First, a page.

By Maimuna Ashraf
Currently, major challenges that may fall within the critical issues of the NSG that it confronts in nuclear politics of 21st century is the induction of more members especially the states that are not party to the NPT. The most important and controversial is membership of India and Pakistan in the Nuclear Suppliers Group (NSG). Although NSG was created against the Indian nuclear test of 1974; it is surprising to observe that even the NSG’s revised guidelines of June 2013 do not mention India directly; the country whose nuclear weapon test became responsible for the creation of NSG in the first place. Three dimensions to the whole issue are significant, First dimension is Commercial lobby; it is presumed that US. Commercial purpose was main idea behind Indo-US nuclear deal in 2005 and later in 2008 when waiver was granted to India. Second is the politics of norms. If norms are main factor behind nuclear politics then Indo-US nuclear deal and NSG waiver should strengthen the nuclear non-proliferation regime. The third is the “geopolitical” perspective with strategic undertones. The ground realities illustrate that India’s politics and its membership of NSG has less to do with the economic or norms dimension and more influenced with geopolitics. The Indo-US deal on space technology existed since 2004 long before the Indo-US nuclear deal. Now it is believed that India will be able to enhance the sophistication of its missiles. Things further gained pace in 2010 and the idea was floated that India should be the member of all the four multilateral export control cartels such as Australia Group, MTCR, NSG and Wassenaar Arrangement. By then the NSG waiver had already been granted to India and recently India became member of MTCR. India now is the strategic partner of the US and enjoys more autonomy than other allies of the US.
At the last Plenary Meeting in 2016, the Indian bid to seek the NSG membership was blocked by more than 10 Participating Groups (PGs), including China, and Pakistan’s application also yielded no positive response due to their non-NPT status. Afterwards, the US and India increased their diplomatic efforts to convince NSG PGs including China, to accommodate India into the Group. However, the stalemate continued during the extraordinary meeting of the NSG PGs at Vienna in November 2016. At least 12 NSG members at the meeting called for a criteria-based approach. These included China, Turkey, Kazakhstan, Belarus, Italy, Ireland, Austria, New Zealand, Belgium, Brazil and Russia. At that meeting China also maintained that any formula worked out should be non-discriminatory and applicable to all non-NPT states. Although, most of the NSG major powers possessing nuclear weapons have shown commendable amount of leniency to India including the recent Grossi Formula paving the way for India to secure a smooth entry into the NSG. Creating exceptions in most of the cases for India whilst ignoring the set criteria by lowering the restriction bar undermine credibility of the NSG and the international non-proliferation regime.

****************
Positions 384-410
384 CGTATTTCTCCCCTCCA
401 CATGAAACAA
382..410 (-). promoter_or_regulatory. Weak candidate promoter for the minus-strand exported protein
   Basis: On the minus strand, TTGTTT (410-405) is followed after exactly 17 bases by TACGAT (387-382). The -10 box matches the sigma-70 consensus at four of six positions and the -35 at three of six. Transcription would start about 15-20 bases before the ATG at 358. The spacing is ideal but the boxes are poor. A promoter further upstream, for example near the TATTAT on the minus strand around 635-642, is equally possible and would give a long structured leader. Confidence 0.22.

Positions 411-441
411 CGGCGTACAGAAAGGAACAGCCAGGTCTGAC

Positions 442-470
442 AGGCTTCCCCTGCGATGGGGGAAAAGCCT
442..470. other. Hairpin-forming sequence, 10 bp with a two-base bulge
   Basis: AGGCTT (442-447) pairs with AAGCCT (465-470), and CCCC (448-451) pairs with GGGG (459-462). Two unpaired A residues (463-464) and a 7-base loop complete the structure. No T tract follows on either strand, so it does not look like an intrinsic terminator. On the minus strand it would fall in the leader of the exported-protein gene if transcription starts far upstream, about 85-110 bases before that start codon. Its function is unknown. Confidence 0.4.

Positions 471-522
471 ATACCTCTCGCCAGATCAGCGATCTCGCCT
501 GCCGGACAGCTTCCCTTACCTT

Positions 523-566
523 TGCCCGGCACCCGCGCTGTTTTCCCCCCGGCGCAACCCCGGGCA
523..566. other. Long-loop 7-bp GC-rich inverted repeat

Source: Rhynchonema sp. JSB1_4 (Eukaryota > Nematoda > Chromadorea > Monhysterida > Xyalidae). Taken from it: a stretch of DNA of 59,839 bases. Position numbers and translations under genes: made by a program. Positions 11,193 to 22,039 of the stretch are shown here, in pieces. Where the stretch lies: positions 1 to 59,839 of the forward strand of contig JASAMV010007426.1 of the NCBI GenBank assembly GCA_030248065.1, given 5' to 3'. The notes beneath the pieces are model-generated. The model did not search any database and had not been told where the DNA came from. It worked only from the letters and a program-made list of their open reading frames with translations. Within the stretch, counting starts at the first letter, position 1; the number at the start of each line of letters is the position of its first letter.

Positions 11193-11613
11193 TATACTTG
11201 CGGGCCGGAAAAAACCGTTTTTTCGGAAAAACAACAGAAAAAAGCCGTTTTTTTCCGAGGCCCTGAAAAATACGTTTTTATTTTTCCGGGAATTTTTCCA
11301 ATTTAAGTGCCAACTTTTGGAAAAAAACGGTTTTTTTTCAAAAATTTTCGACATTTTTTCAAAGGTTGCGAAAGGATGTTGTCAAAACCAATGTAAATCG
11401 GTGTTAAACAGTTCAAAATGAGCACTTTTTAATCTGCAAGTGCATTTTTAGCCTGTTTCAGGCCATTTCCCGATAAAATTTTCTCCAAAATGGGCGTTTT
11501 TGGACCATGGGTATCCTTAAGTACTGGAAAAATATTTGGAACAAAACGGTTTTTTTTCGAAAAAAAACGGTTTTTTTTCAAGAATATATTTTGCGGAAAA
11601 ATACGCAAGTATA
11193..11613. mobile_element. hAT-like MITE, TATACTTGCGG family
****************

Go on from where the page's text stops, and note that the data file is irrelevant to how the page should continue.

The next, 27th plenary meeting of the NSG is likely to be held in Swiss capital Bern this month on June 22-23, but the chances of any breakthrough on India’s entry into the elite group still look slim. The Swiss Spokesperson on the agenda of forthcoming plenary session said, “In this role, Switzerland will take into account the views of all participating governments and seek to guide the Group towards reaching consensus on the question of how to integrate non-NPT states.” Switzerland’s own position to support India’s membership remains the same as when the Indian Prime Minister Narendra Modi visited the country last year.
Since the revised NSG’s provisions talk about the criteria-based principles based on the unanimous consensus between the members, in the upcoming meeting, it would be challenging how the NSG could induct non-NPT states particularly possessing nuclear weapons into the NSG. There are certain criteria that could be followed, for instance, the NSG could follow its principles and allow only non-NPT states to become part of the NPT as non-nuclear weapon states (NNWS) before they join the NSG respectively. However, this strict criterion may not be acceptable to India and/or Pakistan which are nuclear weapons states. They have never joined the NPT rather these states would like to be recognized; obtaining a formal nuclear legitimacy like the P-5 major nuclear weapons states before they could become part of the NPT. The other option is that NSG could relax the conditions through mutual consensus that are acceptable for both India and Pakistan as the non-NPT members allowing both India and Pakistan simultaneously into the NSG, enjoying the similar rights for peaceful uses of nuclear technology under the IAEA’s comprehensive safeguards without compromising on their nuclear weapons status. Conversely, creating exceptions for one state against the interest of another could jeopardize the credibility of the NSG in general and affect the strategic stability of South Asia in particular.